image.jpeg
I now have a good test bed to do some testing and see if it is possible to use the Low-voltage connection with a run capacitor to run on single phase, and see how it compares to the Steelman method of converting to single phase.

Testing any two coils in Series gives me 1.6Ω. This is good, as they all tested the same. This makes sense as testing each of the individual coils gave me readings between 0.8 and 0.9Ω so 0.8Ω plus 0.8Ω = 1.6Ω. Along those same lines, if we then wire two of the series of coils in parallel we would take the 1.6Ω divide it by 2 and we end back up with 0.8Ω same as what each individual coil tested at. The Electrical Theories that I "learned" back in the few EE classes I took in college are quite foggy, but this is at least making a bit of sense to me.

Ok, lets wire it up for the standard 3Phase Low Voltage connection and see what we get.
image.jpeg
For this configuration we add the following jumpers
3~9
5~6
11~12
The motor is now in the 3 Phase low-voltage connection identical to the name plate.
Lets see what we get for the following connections
T1 ~ T2 = 0.9Ω
T1~T3 = 0.9Ω
T2~T3 = 0.9Ω
Ok this is what we would expect based upon the calculations above.

Now, lets remove the 3 sets of jumpers for the Low-Voltage connection and then wire it for the Steelman conversion:
image.jpeg
For this we add only two sets of jumpers
1~12
9~6

Now lets test our Terminal combinations again
T1 ~ T2 = 0.9Ω. Same as the standard low voltage connection above, since it is the same connections.
T1 ~ T3 = 1.6Ω Same as any two coils in series
T2 ~ T3 = 2.3Ω Interesting. Ok, looking back at when I tested the motor previously with the Steelman conversion, before the start cap blew, I was getting a voltage reading across T2 ~T3 of 400V. Interesting.. .thats high voltage territory. Humm.

Lets move the jumpers around and see what we get with the motor in the High-Voltage setting. In this setting, each combination of T1~T2, T1~T3 and T2~T3 is identical, in theory I can just test one of these and see what we get for resistance.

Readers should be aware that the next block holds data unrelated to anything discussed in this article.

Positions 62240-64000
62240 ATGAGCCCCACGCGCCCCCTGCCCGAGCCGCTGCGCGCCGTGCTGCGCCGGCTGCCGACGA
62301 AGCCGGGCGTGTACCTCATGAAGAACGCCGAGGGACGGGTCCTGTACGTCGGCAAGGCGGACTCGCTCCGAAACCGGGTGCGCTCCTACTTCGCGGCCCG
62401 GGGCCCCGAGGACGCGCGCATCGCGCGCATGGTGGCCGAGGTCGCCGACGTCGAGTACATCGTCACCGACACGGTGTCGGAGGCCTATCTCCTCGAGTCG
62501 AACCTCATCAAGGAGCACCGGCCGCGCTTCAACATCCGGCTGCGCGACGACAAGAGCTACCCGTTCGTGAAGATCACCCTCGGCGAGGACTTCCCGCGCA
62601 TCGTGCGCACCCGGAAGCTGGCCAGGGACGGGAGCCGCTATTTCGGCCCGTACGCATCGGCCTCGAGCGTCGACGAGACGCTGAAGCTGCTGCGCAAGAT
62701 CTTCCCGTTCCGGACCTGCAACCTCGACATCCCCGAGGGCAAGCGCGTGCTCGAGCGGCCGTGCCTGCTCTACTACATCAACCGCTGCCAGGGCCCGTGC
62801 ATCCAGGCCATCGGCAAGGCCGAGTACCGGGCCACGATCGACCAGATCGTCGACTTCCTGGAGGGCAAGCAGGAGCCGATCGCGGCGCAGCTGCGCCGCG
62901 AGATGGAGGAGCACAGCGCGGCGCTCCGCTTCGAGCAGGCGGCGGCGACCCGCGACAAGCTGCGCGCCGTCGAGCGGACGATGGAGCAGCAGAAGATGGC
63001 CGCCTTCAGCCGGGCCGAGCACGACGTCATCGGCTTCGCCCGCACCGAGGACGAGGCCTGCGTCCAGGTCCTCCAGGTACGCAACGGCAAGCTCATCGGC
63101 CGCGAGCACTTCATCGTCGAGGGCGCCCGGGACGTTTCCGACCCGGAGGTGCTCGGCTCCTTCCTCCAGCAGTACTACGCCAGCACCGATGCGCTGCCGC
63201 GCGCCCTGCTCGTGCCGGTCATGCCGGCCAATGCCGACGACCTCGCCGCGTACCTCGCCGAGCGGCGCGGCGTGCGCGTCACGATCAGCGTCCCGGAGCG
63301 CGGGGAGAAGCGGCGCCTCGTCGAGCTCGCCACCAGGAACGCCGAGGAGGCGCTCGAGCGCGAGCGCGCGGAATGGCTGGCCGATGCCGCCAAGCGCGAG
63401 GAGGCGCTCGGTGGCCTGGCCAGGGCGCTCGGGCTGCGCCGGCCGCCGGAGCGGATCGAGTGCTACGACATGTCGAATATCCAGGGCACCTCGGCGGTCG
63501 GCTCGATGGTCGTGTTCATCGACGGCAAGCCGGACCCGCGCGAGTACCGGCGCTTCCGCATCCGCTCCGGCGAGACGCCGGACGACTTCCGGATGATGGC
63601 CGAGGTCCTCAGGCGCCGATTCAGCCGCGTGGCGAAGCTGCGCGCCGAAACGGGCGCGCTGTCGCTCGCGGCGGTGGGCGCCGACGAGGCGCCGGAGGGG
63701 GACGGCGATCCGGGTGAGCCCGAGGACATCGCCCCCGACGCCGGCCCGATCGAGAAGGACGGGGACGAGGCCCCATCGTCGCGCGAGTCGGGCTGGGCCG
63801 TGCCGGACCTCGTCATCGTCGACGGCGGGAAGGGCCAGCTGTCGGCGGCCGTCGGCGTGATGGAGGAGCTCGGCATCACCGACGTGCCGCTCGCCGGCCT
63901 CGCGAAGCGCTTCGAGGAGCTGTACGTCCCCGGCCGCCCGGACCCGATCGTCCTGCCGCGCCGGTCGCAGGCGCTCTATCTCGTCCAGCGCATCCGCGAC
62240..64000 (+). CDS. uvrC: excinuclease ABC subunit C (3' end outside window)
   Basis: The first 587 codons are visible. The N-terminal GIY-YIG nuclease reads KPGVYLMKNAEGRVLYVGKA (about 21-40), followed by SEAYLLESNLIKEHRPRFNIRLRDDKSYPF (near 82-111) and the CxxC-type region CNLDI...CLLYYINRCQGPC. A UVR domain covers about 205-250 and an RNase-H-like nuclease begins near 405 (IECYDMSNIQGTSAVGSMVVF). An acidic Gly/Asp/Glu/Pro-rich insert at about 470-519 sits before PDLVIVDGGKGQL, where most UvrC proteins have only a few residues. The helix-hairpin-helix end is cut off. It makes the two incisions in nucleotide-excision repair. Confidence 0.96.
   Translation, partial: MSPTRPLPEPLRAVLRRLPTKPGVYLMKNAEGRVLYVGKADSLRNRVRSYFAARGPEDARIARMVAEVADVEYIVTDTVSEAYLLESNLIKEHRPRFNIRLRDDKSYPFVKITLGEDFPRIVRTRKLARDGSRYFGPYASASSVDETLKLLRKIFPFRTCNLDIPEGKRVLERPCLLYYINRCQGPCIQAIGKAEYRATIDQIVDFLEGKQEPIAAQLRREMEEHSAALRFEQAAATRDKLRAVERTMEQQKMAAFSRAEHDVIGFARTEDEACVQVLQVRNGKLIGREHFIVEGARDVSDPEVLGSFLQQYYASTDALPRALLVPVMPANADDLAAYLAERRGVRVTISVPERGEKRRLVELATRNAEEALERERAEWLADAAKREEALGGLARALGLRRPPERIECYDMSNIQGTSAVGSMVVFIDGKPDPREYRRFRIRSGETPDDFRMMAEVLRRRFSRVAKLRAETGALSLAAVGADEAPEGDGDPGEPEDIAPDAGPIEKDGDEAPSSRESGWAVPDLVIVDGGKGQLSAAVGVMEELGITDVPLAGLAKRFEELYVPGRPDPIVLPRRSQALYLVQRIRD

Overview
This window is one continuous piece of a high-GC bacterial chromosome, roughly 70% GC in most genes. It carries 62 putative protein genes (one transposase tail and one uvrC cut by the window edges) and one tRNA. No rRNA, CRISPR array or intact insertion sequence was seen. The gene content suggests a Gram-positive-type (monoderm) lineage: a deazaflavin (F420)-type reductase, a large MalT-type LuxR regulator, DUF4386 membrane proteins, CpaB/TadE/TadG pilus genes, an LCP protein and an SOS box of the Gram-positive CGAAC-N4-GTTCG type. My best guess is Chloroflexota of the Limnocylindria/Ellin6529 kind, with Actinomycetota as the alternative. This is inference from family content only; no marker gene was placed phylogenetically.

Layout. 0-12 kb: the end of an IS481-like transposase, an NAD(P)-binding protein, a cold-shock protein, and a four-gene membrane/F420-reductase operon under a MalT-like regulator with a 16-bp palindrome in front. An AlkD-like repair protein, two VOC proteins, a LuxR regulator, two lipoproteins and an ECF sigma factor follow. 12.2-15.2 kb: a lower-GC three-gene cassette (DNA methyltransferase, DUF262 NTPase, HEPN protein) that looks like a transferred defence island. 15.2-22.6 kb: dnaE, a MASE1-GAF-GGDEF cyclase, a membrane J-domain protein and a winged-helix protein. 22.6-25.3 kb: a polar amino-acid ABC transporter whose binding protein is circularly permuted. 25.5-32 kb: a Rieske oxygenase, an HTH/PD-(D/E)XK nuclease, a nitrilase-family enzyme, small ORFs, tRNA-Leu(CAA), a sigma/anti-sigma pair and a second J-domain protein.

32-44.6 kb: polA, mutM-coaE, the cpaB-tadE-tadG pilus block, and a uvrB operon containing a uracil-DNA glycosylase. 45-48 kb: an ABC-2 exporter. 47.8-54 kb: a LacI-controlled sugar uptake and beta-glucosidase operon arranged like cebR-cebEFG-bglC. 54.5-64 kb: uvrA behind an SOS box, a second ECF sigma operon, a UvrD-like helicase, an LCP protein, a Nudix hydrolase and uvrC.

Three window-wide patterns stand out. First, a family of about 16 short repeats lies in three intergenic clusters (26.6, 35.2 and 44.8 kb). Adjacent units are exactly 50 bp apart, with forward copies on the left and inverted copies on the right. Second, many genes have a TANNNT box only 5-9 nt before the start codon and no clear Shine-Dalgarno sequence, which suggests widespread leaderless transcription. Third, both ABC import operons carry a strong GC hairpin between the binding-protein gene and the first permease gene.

image.jpeg
Turns out it is 2.3Ω! That is exactly the same as I got with the T2~T3 connection in the Steelman configuration.

So this is making a bit more sense, as to why I got different voltages in my previous testing.

So in summary with the Steelman configuration

238.5V T1 ~ T2 = 0.9Ω. Same as the standard low voltage connection above, since it is the same connections.
296.8V T1 ~ T3 = 1.6Ω (two coils in series)
399.9V T2 ~ T3 = 2.3Ω

Since T2 ~T3 also has the start / run caps connected across them, I believe the higher voltages here make sense...(If I am thinking correctly, the capacitor is what provides the phase shift so the motor can start, and because of the phase shift, the meter is reading it as high voltage.

Next step is to add the start / run capacitor to the system and see where we are at. I really wish I had an oscilloscope for the next round of testing, just to better understand what exactly is going on.
 

thermite

Diamond
I really wish I had an oscilloscope for the next round of testing, just to better understand what exactly is going on.
Haven't been WITHOUT anywhere from one to four 'scopes since 1954. And refuse to be without.

All that happens here on a 10EE is within the "Audio" pass-band. The least-capable 'scopes ever built cover that. No need for 50 MHz or 100 MHz bandwidth.

So would the "music" apps built into phones and laptops cover the 25 KHz and below 'audio' band - the spectrum analyzer & waveform graphical display.

The PROBLEM is... that a "MG" 10EE can easily generate steady-state DC up to around 300 Volts, and braking & contactor switching spikes to around 1500-plus Volts. Modular can go higher - even if only by ACCIDENT.
Solid State DC Drives I mess-with... far higher again.

Cheap scopes and leads might stand the 'basic' DC power, but are typically rated for only 600 or even only 300 Volts.

Cheap meters have the same limitations, BTW.

IIRC, my four-trace "Asian made" Rigol digital 'scope was under $400.

Four sets of US made 'multiplier' leads for safer high Voltage measurements? Closer to $1,200 !!

Four-trace is handy. VERY! So is the ability to store and play-back or transfer a captured file.

I can watch DC output and AC input side all at once, same screen. Or three Phases of AC off an RPC, plus the DC out.. 'etc.'

But if you are totally "blind" with NO scope?

Even a single-trace unit - looking at one variable at a time, then move the leads and take notes....is golden.

Just mind those Voltage hazards!
 
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GrantGunderson

Cast Iron
Joined
Jun 4, 2021
Location
Bellingham, WA
Haven't been WITHOUT anywhere from one to four 'scopes since 1954. And refuse to be without.
I’ve been trying to find a suitable and reasonably priced scope. Seems there are a ton out there in the $100-200 problem is finding one capable of the voltage range found in the 10Ee and then the probes are stupid expensive. Hell even the fluke probe set for my amp meters was $200.

Open to suggestions on a scope and lead combo.
 

thermite

Diamond
I’ve been trying to find a suitable and reasonably priced scope. Seems there are a ton out there in the $100-200 problem is finding one capable of the voltage range found in the 10Ee and then the probes are stupid expensive. Hell even the fluke probe set for my amp meters was $200.

Open to suggestions on a scope and lead combo.
I have an older Fluke dual-trace "scopemeter", and this newer one that is light and handy... and from these folks:


Check for promotions and clearances and if "membership" can save you a few bucks on shipping or a discount.